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Human Rights Defenders
The selection of the finalists for the 2013 Front Line Defenders Award for Human Rights Defenders at Risk has now taken place and the overall winner will be chosen by an independent jury of cross-party Ministers, Parliamentarians and Members of the European Parliament. Having read the 90 nominations- and seen the quality and dedicated commitment of the human rights defenders - it is clear that so many would be a worthy finalist or winner and how impossible the task for the decision makers is. To all who were nominated, let me say on behalf or Front Line Defenders how much you inspire us and how much we value your unrelenting work for the rights of others. If you need support at any time, please contact us.
The finalists are:-
Bahtiyor Hamraev, the head of the Djizak regional branch of the Human Rights Society of Uzbekistan has been a dedicated human rights defender for the last 15 years. Despite being attacked and threatened many times and despite the arrest of his son to punish his father for his human rights work, Bahtiyor has refused to leave the country and tried to make a difference in one of the worst human rights situations in the region.
Dina Meza glanced over her shoulder at the man sitting at the table behind us at the Intercontinental Hotel.
“Let’s get out of here,” she said.
The man, who had a bit of a paunch, thinning hair, and was typing on a laptop, did not look menacing to my colleague Daniela and me. But then, we were not the ones who have been receiving threats on our life due to our work. We were not the ones who had to go to the U.K. in order to escape the escalating danger.
We trusted Dina when she said it was time to go somewhere else.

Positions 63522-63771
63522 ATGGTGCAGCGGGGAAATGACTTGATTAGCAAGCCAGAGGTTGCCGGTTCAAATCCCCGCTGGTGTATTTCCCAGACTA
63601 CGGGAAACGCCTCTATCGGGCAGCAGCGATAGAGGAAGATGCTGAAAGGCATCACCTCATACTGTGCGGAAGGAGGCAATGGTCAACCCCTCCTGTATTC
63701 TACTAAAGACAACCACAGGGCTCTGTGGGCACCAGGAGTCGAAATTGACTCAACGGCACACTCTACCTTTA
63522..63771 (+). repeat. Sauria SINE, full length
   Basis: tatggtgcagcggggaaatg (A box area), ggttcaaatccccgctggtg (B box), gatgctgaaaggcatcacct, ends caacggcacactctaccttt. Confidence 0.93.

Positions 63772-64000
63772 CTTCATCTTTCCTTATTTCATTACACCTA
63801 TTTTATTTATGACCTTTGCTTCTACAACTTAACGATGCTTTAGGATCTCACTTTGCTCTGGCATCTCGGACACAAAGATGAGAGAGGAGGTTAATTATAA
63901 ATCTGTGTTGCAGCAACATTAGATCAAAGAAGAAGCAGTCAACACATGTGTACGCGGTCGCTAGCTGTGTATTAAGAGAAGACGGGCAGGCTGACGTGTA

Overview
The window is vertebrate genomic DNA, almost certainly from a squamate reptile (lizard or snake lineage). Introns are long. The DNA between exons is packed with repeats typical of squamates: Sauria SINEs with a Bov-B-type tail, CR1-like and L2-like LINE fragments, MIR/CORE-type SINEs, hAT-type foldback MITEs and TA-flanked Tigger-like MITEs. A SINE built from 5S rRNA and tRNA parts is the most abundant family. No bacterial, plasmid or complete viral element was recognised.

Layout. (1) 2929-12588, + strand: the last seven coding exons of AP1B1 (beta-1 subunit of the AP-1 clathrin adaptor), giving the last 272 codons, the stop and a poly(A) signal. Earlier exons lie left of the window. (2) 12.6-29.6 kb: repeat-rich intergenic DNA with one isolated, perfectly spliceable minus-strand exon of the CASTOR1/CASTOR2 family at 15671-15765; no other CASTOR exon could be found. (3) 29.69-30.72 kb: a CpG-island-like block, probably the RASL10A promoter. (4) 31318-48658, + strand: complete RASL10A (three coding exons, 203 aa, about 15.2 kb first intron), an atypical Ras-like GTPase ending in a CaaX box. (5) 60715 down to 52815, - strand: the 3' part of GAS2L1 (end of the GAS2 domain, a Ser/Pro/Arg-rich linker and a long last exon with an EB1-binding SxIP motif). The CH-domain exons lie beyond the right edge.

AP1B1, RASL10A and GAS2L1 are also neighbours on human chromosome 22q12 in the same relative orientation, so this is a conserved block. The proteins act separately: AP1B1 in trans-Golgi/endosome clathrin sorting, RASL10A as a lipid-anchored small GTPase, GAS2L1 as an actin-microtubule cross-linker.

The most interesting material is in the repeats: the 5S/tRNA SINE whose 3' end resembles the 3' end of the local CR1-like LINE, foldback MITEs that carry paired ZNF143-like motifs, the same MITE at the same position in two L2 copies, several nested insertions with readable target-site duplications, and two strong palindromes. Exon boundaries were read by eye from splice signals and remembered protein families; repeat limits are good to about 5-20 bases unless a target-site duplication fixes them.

Dina, with dark hair, almond eyes, and a bright smile, is a journalist and human rights defender in Tegucigalpa, Honduras. She works with COFADEH, the Committee of Relatives of the Detained and Disappeared in Honduras, as well as being active in movements in defense of rights of women and campesinos (peasants). She worked on radio programs for COFADEH and for the Women’s Movement for Peace.
I fell in love with Sambo Creek the moment we turned onto the sand-swept main road, just as the sun was setting. A Garifuna village on the north coast of Honduras, the strong sense of community was immediately evident. Naum, our host from OFRANEH (Organizacion Fraternal Negra de Honduras) met our car and walked us through the village. He greeted every man, woman, and child we passed by name.
“Are you from Sambo Creek originally?” I asked Naum.
“I was born here, raised here, and I will die here,” he answered, in a tone of voice that implied he did not feel stuck, but rather would not want to live anywhere else.
As the security situation continues to deteriorate in Mali I have become more and more worried for human rights defenders active in the country. Today I managed to contact a woman human rights defender (whrd) who participated in our October workshop for West Africa. During our conversation I learned a lot about the nature of the threat posed to human rights defenders in Mali and the necessity for rapid action to protect those at risk.
Until recently this WHRD had been staying in the Northern city of Gao. which has been controlled by the Islamists since March of last year. She told me that the situation is very tense, and that it has gotten worse since the beginning of air strikes by the French military.
In fact, yesterday, the spokesman for the Islamists declared that, by launching an attack on them, the French have "opened the gates of hell." Although the Islamists say they will only target soldiers, civilians are the ones who have had to bear the brunt of the violence so far and they'll likely suffer the most from this escalation of conflict.
Human rights defenders who have been active in the region are particularly at risk.